Decisions – Ct. of App. – June 17, 2014

Owens v. Owens –  termination of parental rights – Brandi and Jordan Owens were married for six years when they divorced in 2008. They had two kids.  The divorce degree granted them joint physical custody with no child support.  From the beginning, neither party complied with the visitation agreement.  Brandi claimed it was because Jordan refused to let her see the children; Jordan says she refused to exercise her visitation.   In November 2009, Jordan filed to modify the visitation agreement arguing that Brandi had only seen the kids three times in the last six months and that she habitually abused drugs.  Temporary orders followed restricting Brandi’s visitation.  Eventually, a temporary order granted custody to Jordan and ordered Brandi to pay child support.   Eventually, Jordan filed to terminate Brandi’s parental rights. At a hearing that Brandi did not attend, the chancellor  ordered Brandi to get in patent drug treatment.   Five months later there was another hearing.  Again, Brandi was absent.  The chancellor terminated her parental rights.  She appeals. The Court of Appeals affirms holding that the chancellor  found that Brandi was  a drug addict unlikely to change, had failed to comply with court orders to get help, and did not visit her kids or contact for at least one year. 

Williams v. State –  Robert Williams led police on a 14 mile chase through the Jackson suburbs after he and his girlfriend were caught trying to steal two carts worth of food from the County Line Kroger (idiots, that store is too slow to let that go by unnoticed) that ended when he ran a red light and crashed into another driver, Milinda Clark. Williams was charged with evasion causing death.   On appeal he argues that the evasion statute is unconstitutionally vague and sufficiency of the evidence.  The Court affirms  his conviction and sentence as an habitual to 40 years without parole. 

Thompson v. A&Z, Inc. – Thompson was involved in a motor vehicle accident with another car driven by Vickie Cunningham.  Thompson sued Cunningham and her employer A&Z, Inc.  The court granted summary judgment to A&Z on the grounds that Cunningham was not in the course and scope of her employment when the accident happened; she was only driving to work.  Thompson appealed  claiming that his lawsuit was not based on the fact she was working at the time but that her truck was full of paint thinner and she was on her way to work when the accident happened and, thus, that this should count as her acting within the course and scope.   The Court holds that even if this were true, when he released Cunningham  (after settling for $25,000), the scope of the release was so large as to release any claims he may have had against her employer.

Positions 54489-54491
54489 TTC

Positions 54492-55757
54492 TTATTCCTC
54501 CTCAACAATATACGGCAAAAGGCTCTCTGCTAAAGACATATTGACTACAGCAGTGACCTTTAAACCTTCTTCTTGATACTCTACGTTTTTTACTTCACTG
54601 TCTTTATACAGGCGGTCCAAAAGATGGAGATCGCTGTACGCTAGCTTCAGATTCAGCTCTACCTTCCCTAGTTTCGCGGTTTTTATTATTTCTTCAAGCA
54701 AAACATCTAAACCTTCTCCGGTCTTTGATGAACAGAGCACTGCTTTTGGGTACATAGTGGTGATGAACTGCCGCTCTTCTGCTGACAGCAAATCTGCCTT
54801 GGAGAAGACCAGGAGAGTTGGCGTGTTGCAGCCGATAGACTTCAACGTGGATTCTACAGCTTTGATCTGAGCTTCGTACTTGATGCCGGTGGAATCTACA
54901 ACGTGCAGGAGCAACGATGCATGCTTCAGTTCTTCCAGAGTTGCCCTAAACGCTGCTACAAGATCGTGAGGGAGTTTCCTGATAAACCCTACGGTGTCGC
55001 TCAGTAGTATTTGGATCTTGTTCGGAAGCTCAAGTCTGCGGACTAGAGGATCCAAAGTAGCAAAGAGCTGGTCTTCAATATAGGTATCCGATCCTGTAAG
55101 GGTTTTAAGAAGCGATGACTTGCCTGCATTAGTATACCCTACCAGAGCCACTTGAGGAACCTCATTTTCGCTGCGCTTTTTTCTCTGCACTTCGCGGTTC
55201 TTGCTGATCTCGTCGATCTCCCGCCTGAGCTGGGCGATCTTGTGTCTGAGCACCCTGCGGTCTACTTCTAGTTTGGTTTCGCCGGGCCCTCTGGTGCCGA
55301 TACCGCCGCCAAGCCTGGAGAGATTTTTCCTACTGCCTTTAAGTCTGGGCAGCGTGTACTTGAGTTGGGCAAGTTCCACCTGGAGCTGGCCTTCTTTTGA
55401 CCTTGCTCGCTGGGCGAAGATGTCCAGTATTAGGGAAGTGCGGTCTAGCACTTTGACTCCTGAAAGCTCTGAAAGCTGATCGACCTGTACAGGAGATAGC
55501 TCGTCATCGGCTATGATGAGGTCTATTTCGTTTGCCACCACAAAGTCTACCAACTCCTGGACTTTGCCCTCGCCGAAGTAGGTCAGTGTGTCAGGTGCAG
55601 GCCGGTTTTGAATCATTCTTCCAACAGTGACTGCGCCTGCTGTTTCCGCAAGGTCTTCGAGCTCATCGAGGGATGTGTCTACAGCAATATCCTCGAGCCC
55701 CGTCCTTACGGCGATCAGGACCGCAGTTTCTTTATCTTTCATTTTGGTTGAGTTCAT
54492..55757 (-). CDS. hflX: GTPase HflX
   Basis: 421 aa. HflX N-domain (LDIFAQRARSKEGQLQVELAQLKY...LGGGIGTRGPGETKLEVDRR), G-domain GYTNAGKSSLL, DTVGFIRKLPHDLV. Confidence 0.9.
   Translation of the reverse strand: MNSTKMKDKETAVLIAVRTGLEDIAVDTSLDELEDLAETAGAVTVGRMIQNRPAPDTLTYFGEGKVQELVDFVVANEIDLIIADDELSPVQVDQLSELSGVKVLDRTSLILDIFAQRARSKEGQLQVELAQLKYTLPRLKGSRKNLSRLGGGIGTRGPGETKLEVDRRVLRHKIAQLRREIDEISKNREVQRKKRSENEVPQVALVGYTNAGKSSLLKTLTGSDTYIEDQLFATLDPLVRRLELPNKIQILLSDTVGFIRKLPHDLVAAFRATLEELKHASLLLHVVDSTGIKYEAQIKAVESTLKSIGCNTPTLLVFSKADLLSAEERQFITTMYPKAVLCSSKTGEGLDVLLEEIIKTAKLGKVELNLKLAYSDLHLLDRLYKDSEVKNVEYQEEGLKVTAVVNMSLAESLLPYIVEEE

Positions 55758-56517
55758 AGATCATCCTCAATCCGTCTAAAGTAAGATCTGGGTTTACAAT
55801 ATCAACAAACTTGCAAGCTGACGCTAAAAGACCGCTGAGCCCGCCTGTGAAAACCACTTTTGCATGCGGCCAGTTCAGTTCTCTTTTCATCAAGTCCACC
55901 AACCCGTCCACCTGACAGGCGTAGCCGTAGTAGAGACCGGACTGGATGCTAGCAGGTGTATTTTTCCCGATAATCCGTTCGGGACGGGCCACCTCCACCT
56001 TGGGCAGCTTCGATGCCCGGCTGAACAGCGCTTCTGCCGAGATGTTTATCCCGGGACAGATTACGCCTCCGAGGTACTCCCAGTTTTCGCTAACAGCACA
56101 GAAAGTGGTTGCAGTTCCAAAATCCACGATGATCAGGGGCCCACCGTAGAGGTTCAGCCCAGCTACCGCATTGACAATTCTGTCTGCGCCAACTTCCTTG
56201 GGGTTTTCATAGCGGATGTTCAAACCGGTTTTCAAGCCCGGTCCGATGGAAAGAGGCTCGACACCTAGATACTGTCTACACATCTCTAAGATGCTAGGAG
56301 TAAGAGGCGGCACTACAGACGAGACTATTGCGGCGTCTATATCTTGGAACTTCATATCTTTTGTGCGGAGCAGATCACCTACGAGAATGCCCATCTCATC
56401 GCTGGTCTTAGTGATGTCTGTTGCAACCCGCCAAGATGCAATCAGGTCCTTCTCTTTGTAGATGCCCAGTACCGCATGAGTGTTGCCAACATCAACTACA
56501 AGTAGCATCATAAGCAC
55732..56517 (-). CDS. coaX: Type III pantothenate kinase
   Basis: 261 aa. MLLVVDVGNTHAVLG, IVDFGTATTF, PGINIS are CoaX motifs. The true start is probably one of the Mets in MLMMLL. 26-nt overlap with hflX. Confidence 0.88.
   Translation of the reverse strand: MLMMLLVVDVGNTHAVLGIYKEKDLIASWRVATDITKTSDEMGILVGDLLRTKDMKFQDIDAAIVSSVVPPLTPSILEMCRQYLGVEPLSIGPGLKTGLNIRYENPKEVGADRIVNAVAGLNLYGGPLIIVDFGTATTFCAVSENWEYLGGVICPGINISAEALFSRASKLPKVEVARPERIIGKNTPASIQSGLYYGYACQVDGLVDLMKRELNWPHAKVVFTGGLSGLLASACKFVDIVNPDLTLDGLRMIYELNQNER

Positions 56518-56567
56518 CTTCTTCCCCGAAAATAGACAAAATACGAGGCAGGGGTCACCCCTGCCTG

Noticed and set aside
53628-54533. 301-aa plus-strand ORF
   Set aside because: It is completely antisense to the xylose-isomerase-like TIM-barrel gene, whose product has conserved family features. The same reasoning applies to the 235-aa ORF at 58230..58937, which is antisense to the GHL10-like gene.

Miller v. Provident Advertising and Marketing – This is, of all things, an alienation of affection case involving Hooters with lots of civil procedure issues.  Miller and John Daly were married in 2001 and divorced in 2010,  A year later, Miller filed a lawsuit in  DeSoto County Circuit Court against Anna Cladakis alleging alienation of affection and intentional infliction of emotional distress. She sued Cladakis’ employer, Hooters, alleging that  the various Hooters entities knew that Anna was having inappropriate contact with John and were negligent in their supervision, training, retention and hiring of Anna.  Miller, without noticing the defendants,  filed two subpoenas d.t. seeking phone and text messages between John and Anna. Miller filed another subpoena d.t. seeking privileged information from John’s attorneys.  Anna filed a motion to quash.  Miller responded that the motion to quash should be stricken because it contained the names of two attorneys not licensed in Mississippi or admitted pro hac.  

On March 31, 2011, Anna removed the case to federal court.  The district court remanded because all the defendants failed to consent to the removal within 30 days.  Back in state court, Hooters of America (HOA) filed a motion to dismiss based on a lack of personal jurisdiction.   HOA is a Georgia Corp. with headquarters in Georgia.   “The filing indicates that HOA was the owner of a security system placed at 682 Goodman Road in Horn Lake, Mississippi.”   There’s  also, apparently,  a Hooters in Horn Lake.  Anna also argued to be dismissed based on a lack of personal jurisdiction. EVentually the trial court dismissed all of the defendants on the lack of personal jurisdiction.  The court held that while Mississippi’s long arm statute applied for Miller’s allegations that the defendants committed a tort in whole or in part in Mississippi, Miller did not establish sufficient minimum contacts to satisfy due process.  The  court also denied MIller’s motion to amend her complaint.  On Anna’s motion, the court awarded her attorneys fees and costs in the amount of $78,000 under the Litigation Accountability Act because Miller had no hope of succeeding in a case for alienation of affections in which none of the parties were residents of the state of Mississippi and none of the states where the parties reside recognize the tort.